This is another theme in the book: Animalism. The philosophy that all humans are animals.

Animal Farm is also form of symbolism. It symbolizes Russia and the Soviet Union under a Communist Party rule. It also stands for any human society and possesses the internal structure of a nation, government, police force, and a working class. Who is really the "GOOD"? Many times in Animal Farm, the motto "Man is the only creature that consumes without producing. He does not give milk, he does not lay eggs, he is too weak to pull the plough, he cannot run fast enough to catch rabbits. Yet he is lord of all the animals. He sets them to work, he gives back to them the bare minimum that will prevent them from starving, and the rest he keeps for himself." This quote makes me go into deep thought. "Is this really how the world is? Am I just a living thing with no purpose but to make others work for me?" I don't want to be viewed in that way. I think that's partly what the author wants the reader to think about. "Four Legs Good, Two Legs Bad" is used to appoint the 'enemy'. The animals think it's only the humans who are bad and abusive because that is what they have been told by Old Major, Napoleon, and the other pigs. Another quote I found while reading the book is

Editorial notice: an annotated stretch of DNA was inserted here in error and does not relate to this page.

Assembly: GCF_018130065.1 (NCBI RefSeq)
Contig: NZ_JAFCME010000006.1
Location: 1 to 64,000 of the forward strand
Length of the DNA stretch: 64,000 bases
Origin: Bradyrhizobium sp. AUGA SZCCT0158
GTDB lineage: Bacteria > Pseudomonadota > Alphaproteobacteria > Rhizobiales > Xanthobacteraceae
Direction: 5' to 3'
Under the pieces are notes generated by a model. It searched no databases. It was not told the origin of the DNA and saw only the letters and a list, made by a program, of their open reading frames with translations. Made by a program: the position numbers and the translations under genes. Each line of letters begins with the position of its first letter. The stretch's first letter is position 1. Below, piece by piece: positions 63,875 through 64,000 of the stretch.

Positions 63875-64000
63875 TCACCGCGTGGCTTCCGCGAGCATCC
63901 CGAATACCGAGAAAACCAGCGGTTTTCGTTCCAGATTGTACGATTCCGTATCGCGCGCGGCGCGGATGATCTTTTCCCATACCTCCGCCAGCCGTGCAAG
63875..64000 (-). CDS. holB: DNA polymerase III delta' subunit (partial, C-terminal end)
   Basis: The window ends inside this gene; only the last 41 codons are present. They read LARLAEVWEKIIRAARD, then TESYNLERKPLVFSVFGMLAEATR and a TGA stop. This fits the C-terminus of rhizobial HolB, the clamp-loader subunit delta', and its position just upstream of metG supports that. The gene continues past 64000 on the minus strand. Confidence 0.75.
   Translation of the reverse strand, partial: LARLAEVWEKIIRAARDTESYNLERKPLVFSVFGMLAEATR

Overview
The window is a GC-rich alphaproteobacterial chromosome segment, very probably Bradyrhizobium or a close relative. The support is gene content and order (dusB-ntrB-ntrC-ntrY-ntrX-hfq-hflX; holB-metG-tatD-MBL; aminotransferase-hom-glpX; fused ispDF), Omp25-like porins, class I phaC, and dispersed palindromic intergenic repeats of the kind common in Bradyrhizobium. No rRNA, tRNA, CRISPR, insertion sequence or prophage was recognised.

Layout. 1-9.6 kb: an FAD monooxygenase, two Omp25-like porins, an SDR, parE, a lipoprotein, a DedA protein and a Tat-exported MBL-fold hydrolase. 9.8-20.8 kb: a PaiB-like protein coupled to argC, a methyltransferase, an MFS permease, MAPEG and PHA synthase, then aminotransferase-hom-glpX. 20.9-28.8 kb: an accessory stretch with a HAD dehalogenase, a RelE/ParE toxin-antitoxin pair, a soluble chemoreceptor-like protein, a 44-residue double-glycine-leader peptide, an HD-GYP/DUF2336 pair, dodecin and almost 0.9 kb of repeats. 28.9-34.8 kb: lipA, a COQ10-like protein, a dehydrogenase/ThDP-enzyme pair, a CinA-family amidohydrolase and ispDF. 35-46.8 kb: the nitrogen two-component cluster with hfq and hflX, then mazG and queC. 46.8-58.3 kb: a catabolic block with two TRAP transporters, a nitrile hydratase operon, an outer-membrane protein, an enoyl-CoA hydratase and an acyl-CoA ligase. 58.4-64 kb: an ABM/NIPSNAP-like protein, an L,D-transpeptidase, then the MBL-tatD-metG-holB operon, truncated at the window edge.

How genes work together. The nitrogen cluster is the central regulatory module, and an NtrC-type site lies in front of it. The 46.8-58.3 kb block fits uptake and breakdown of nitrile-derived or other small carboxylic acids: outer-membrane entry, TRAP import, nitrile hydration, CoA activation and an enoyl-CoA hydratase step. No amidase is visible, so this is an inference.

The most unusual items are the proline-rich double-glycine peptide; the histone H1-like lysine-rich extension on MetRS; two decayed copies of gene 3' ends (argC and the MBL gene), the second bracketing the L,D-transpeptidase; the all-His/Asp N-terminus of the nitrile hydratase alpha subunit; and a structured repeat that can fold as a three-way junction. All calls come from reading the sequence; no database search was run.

Humans Though there isn't much dialogue from the humans in the book, they still play a big role in the story. As said in by Old Major, "humans are the enemy." If it weren't for the human influence of Mr. Jones, Animal Farm would never had gone through the changes it did. --Mr. Jones, the farmer, represents the last Tsar of Russia Nicholas Alexandrovich Romanov (Nicholas II).
--Mr. Frederick - Owner of Pinchfield (Leader of Germany). Frederick is a composite of the leaders of Germany. However, throughout most of the book, Frederick is a representation of Hitler.
--Mr. Pilkington - Owner of Foxwood (Leader of England). He doesn't represent one person in particular, but rather is a composite of all of the leaders of England.